Molecular Mechanisms Responsible for Anti-inflammatory and Immunosuppressive Effects of Mesenchymal Stem Cell-Derived Factors

  • C. Randall Harrell
  • Marina Gazdic Jankovic
  • Crissy Fellabaum
  • Ana Volarevic
  • Valentin Djonov
  • Aleksandar Arsenijevic
  • Vladislav VolarevicEmail author
Conference paper
Part of the Advances in Experimental Medicine and Biology book series (AEMB, volume 1084)


Mesenchymal stem cells (MSCs) are self-renewable cells capable for multilineage differentiation and immunomodulation. MSCs are able to differentiate into all cell types of mesodermal origin and, due to their plasticity, may generate cells of neuroectodermal or endodermal origin in vitro. In addition to the enormous differentiation potential, MSCs efficiently modulate innate and adaptive immune response and, accordingly, were used in large number of experimental and clinical trials as new therapeutic agents in regenerative medicine. Although MSC-based therapy was efficient in the treatment of many inflammatory and degenerative diseases, unwanted differentiation of engrafted MSCs represents important safety concern. MSC-based beneficial effects are mostly relied on the effects of MSC-derived immunomodulatory, pro-angiogenic, and trophic factors which attenuate detrimental immune response and inflammation, reduce ischemic injuries, and promote tissue repair and regeneration. Accordingly, MSC-conditioned medium (MSC-CM), which contains MSC-derived factors, has the potential to serve as a cell-free, safe therapeutic agent for the treatment of inflammatory diseases. Herein, we summarized current knowledge regarding identification, isolation, ontogeny, and functional characteristics of MSCs and described molecular mechanisms responsible for MSC-CM-mediated anti-inflammatory and immunosuppressive effects in the therapy of inflammatory lung, liver, and kidney diseases and ischemic brain injury.


Immunosuppression Inflammatory diseases Mesenchymal stem cells Soluble factors Therapy 



Epithelial-to-mesenchymal transition


Amniotic fluid-derived MSCs


Adipose tissue-derived MSCs


Adenosine triphosphate


Brain-derived neurotrophic factor


Bone marrow-derived MSCs


Bone morphogenetic protein


Bronchopulmonary dysplasia


CCAAT/enhancer-binding protein alpha


CC chemokine ligand


Avian myelocytomatosis virus oncogene cellular homolog


Cytotoxic T lymphocytes


Dendritic cells


Extracellular signal-regulated kinases


Embryonic stem cells


Fatty acid-binding protein 4


Fatty acid synthase


First apoptosis signal ligand


Glucose transporter type 4


Granulocyte-macrophage colony-stimulating factor


Human MSCs


Heme oxygenase-1


Indoleamine 2,3-dioxygenase


Interferon beta


Interferon gamma




Insulin-like growth factor 1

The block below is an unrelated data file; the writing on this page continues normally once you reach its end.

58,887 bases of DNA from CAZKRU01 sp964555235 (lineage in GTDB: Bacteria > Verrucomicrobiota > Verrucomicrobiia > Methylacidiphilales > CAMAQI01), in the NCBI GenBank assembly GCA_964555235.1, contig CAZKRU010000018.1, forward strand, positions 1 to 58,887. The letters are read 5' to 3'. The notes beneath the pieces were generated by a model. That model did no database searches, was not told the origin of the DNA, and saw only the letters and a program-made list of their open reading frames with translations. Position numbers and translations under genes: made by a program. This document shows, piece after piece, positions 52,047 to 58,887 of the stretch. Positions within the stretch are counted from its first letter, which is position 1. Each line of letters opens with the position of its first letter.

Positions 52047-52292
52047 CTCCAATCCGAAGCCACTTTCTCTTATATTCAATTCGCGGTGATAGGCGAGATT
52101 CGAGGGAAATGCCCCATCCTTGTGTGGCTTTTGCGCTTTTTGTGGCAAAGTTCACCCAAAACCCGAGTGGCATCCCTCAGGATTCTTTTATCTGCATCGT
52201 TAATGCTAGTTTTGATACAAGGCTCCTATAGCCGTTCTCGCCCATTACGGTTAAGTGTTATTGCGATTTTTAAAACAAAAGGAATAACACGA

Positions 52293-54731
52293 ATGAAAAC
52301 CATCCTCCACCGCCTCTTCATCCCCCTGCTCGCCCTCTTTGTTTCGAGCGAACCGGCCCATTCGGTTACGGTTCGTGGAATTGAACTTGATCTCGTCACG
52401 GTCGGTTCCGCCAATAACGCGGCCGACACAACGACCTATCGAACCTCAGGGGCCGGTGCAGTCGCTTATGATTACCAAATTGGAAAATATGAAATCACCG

Interleukin 1 receptor antagonist


Inducible nitric oxide synthase


Janus kinase


c-Jun N-terminal kinase


Keratinocyte growth factor


Lipoprotein lipase




Mitogen-activated protein kinase


Monocyte colony-stimulating factor


Major histocompatibility complex


Macrophage migration inhibitory factor


MSC-conditioned medium


Mesenchymal stem cells


Murine MSCs


Marginal zone


Neuroepithelial cells


Natural killer


Natural killer T cells


Regulatory NKT cells


Paired box


Prostaglandin E2


Placenta-derived MSCs


Peroxisome proliferator-activated receptor-gamma


Runt-related transcription factor 2


Stem cell factor


Sex-determining region Y-box 9


Stage-specific embryonic antigen


Signal transducer and activator of transcription


Transforming growth factor-beta


Tissue inhibitor of metalloproteinase-1


Toll-like receptor


Tumor necrosis factor alpha


Tumor resistance antigen 1–60


TNF-related apoptosis-inducing ligand


T regulatory cells


TNF-α-stimulated gene/protein 6


Umbilical cord-derived MSCs


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Copyright information

© Springer Nature Switzerland AG 2018

Authors and Affiliations

  • C. Randall Harrell
    • 1
  • Marina Gazdic Jankovic
    • 2
  • Crissy Fellabaum
    • 1
  • Ana Volarevic
    • 3
  • Valentin Djonov
    • 4
  • Aleksandar Arsenijevic
    • 5
  • Vladislav Volarevic
    • 5
    Email author
  1. 1.Regenerative Processing Plant-RPP, LLCPalm HarborUSA
  2. 2.Department of GeneticsFaculty of Medical Sciences University of KragujevacKragujevacSerbia
  3. 3.Department of PsychologyFaculty of Medical Sciences University of KragujevacKragujevacSerbia
  4. 4.Institute of Anatomy University of BernBernSwitzerland
  5. 5.Department of Microbiology and Immunology, Center for Molecular Medicine and Stem Cell ResearchFaculty of Medical Sciences University of KragujevacKragujevacSerbia

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